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October 22, 2020 | Rome, Italy

Advise & Consent

By | 2018-03-21T18:51:23+01:00 October 16th, 2012|Reviews|

3.5

Date: 1962

Director: Otto Preminger

Starring: Henry Fonda, Charles Laughton, Don Murray, Walter Pidgeon, Peter Lawford, Gene Tierney, Franchot Tone, Lew Ayres, Burgess Meredith, Paul Ford, George Grizzard

A timeless sense of honor girds Otto Preminger’s sweeping study of the deviousness of party politics and congressional treachery, and how personal nobility can transcend it. A worthy film but not a great one, it tugs at the Red Baiting fever that dominated the McCarthy period only to introduce a compelling (if implausible) curveball that suddenly turns a political story line personal.

An ailing president (Franchot Tone) names “egghead” academic Robert A. Leffingwell (Henry Fonda) as secretary of state, hoping the appointment will burnish his legacy. The controversial choice offends senior South Carolina Senator Seabright “Ceeb” Cooley (Charles Laughton), who has a grudge against Leffingwell (“I abominate this man…”) and goes full bore against the nomination. Even-tempered House Majority Leader Robert “Bob” Munson (Walter Pidgeon) picks young and dynamic Utah Senator Brigham “Brig” Anderson (Don Murray) to chair subcommittee confirmation hearings, hoping to limit the party infighting.

But Leffingwell, provoked by Ceeb’s machinations, lies about a brief college flirtation with the Communist Party. The result produces diabolical dirty work and even blackmail. But who’s behind it? The answer matters less than the polite but arsenic-laced duel between Laughton’s memorable Ceeb and Pidgeon’s stalwart Bob Munson, both veteran Washington operators who live for gamesmanship. The “Commie” skeletons outed from Leffingwell’s closet — a Ceeb contrivance — fail to account for the lengths that pro-Leffingwell Senator Fred Van Ackerman (George Grizzard) will go to ensure his way.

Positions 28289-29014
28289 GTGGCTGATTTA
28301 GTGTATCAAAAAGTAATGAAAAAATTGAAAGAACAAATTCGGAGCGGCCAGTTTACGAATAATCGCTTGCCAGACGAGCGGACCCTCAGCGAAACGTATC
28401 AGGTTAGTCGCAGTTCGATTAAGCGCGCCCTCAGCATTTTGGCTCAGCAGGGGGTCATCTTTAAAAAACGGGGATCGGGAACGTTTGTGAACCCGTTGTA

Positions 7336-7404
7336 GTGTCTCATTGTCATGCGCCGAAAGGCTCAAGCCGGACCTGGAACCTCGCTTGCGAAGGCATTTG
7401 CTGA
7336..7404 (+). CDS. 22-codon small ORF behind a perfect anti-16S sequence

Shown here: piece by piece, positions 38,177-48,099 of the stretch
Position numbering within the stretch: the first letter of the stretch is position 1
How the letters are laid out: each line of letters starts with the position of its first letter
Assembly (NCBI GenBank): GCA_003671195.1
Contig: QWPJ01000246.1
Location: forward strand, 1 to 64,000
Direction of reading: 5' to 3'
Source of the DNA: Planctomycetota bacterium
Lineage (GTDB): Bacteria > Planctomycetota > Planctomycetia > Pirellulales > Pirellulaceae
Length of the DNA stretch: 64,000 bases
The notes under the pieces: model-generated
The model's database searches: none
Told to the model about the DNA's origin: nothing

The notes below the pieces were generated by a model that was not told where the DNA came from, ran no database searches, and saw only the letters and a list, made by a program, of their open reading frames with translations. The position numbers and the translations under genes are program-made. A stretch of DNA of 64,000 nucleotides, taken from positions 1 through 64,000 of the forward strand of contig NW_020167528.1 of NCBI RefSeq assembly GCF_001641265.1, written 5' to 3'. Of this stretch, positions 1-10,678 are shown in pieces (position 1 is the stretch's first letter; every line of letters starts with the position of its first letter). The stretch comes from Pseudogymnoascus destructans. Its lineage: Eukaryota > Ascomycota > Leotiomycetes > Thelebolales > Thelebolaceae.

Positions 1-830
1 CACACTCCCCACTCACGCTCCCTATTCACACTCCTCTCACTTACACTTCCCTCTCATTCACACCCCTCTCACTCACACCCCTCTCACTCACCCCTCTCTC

Though a pro-system film, Preminger delights in heavy-handed tactics to illustrate how political connivance and personal integrity coexist as two sides of Washington’s paradox-ridden coin.

Though Fonda’s Leffingwell is a bit player, a waste, and the narrative often choppy, Laughton (in his final performance), Pidgeon, and location shooting on Capitol Hill mostly make up for the shortfalls. How much political security and celebrity have changed in the intervening years shows stunningly when Brig and the vice president meet and chat aboard a New York-Washington commercial flight. At the time, the U.S. vice president traveled as any other citizen. Based on Allen Drury’s 1959 Pulitzer Prize-winning thriller.

About the Author:

Marcia Yarrow
A military brat, Marcia Yarrow was born in Hamburg, Germany but grew up in Germany, Spain, and Provo, Utah. She's been writing for the magazine since its creation in 2004.

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